It’s inevitable that companies looking for ways to counteract the effects of the pandemic on their operations will ask their technology function to bear part of the burden. However, they must be strategic about any shifts made to the tech workforce. To ensure that vital digital services remain up and running, organizations must do everything possible to protect mission-critical talent. By showing their support now, companies can create goodwill that will carry over to when better times return.

Another of the direct consequences of remotisation is the emergence of new demands for soft skills suitable for managing collaborations and partnerships as well as specific technological talents that are increasingly specialized to support the new needs of businesses.

 

Tech skills that companies can use for their benefit

The movement towards technological areas are becoming increasingly crucial. Companies must necessarily equip themselves with professionals experienced in cybersecurity and train their people on the adoption of new operating models to protect all internal workflows from possible cyberattacks. In parallel, the need to acquire skills in the cloud, artificial intelligence, automation and user experience fields is growing exponentially in order to adequately support the changes in progress and allow work processes to be increasingly safe, intelligent and functional as well as suitable for supporting the new business models developed by companies following the pandemic.

 

How tech skills will support remote working

Soft skills are essential as they allow remote management and collaboration in virtual environments, but the importance of digital skills is growing. All HR departments are engaged in planning and finalizing training and learning projects whose main topic is information and communication technologies. The high complexity and technological vastness necessarily imply a high level of know-how and specialization in order to guarantee an optimal performance in the production and line areas, unlike the managerial or corporate areas where a disciplinary transversality of skills is generally privileged to allow a global overview.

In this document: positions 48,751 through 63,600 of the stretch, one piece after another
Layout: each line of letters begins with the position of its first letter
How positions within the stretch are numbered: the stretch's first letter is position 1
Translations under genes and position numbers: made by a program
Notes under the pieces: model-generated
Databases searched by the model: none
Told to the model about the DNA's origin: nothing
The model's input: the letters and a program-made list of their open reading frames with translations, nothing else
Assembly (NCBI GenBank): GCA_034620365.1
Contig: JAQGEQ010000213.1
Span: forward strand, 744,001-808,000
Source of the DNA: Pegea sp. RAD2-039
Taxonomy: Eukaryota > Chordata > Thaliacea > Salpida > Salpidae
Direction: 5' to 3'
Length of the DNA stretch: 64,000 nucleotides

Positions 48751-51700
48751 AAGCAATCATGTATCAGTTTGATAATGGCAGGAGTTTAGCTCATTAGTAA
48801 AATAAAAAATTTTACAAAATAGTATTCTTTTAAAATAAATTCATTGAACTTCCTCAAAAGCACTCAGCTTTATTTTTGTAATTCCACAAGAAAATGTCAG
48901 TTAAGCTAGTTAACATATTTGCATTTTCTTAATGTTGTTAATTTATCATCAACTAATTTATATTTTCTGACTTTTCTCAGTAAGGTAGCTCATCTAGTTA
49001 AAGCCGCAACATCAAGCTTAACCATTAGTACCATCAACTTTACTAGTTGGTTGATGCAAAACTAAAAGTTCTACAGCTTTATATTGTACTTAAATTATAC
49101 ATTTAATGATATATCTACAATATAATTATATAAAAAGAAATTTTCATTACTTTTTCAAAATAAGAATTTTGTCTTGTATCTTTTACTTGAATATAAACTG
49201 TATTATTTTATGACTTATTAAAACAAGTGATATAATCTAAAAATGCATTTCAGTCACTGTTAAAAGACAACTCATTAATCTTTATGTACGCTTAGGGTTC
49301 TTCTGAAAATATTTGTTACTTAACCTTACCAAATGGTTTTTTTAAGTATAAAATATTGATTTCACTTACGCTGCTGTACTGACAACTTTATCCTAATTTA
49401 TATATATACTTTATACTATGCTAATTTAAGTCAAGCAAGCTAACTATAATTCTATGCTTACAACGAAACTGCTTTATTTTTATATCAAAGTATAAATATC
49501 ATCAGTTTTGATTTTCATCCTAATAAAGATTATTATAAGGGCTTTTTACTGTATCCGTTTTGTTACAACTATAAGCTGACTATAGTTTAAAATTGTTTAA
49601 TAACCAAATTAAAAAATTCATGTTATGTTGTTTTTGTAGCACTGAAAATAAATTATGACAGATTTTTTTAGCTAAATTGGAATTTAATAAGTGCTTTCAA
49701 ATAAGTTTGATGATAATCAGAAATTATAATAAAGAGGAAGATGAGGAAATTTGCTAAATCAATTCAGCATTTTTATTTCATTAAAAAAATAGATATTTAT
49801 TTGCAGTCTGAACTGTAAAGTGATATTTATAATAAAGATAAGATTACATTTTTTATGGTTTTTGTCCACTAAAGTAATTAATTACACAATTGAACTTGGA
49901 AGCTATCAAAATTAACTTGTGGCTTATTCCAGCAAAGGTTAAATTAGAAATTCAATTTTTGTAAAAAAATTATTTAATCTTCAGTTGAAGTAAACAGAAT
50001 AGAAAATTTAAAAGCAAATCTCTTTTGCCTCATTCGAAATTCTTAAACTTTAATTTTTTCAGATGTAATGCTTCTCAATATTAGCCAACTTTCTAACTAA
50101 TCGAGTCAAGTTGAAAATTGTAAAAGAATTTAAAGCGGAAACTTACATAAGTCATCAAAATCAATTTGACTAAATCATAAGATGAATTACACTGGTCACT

Businesses have to work in order to build the right talent into the organization as a long-term plan during and after the pandemic, and this might be possible by applying AI, automation, and other exponential technologies to make workflows more intelligent. All of this affords a new opportunity to build better businesses and a better world. It starts with enabling a diverse workforce to perform optimally, and building trust and confidence among employees will be critical. How they are treated now will have an outsize impact on perceptions and value in the future.

 

Maria Paola Resta, HR Manager at Auriga

Maria Paola Resta has been a HR Manager at Auriga since 2018. Her role includes the coordination and overseeing of the group’s HR initiatives. She has a background in occupational and organizational psychology, and has been working in the human resources profession for 15 years. Her role focusses on talent acquisition, people development, training and employee relations. In the last 10 years she has worked in the HR departments of important companies that specialise in Information Technology, and her roles have increased in responsibility as she has progressed throughout her career.

 

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Banking

TO ENABLE BETTER LENDING FOR PEOPLE AND BUSINESSES, WE HAVE TO LOOK TO OPEN BANKING

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By Iain McDougall, CCO of Yapily

 

A recent FCA study found over 14 million people were grappling with financial issues at the end of 2020, representing more than a quarter of the UK adult population. The picture is similarly tough for SMEs, too, which have been impacted hugely by lockdowns, loss of earnings and more; it’s estimated the pandemic will cost SMEs an extra £173,000 in debt per year.

This is resulting in a lack of lending options for both consumers and businesses, as well as expensive or high interest loans, or worse, rejection from lenders all together. This in turn is driving unaffordable lending, and penning consumers and businesses in an ongoing and irresolvable debt cycle – at a time when they need the most support.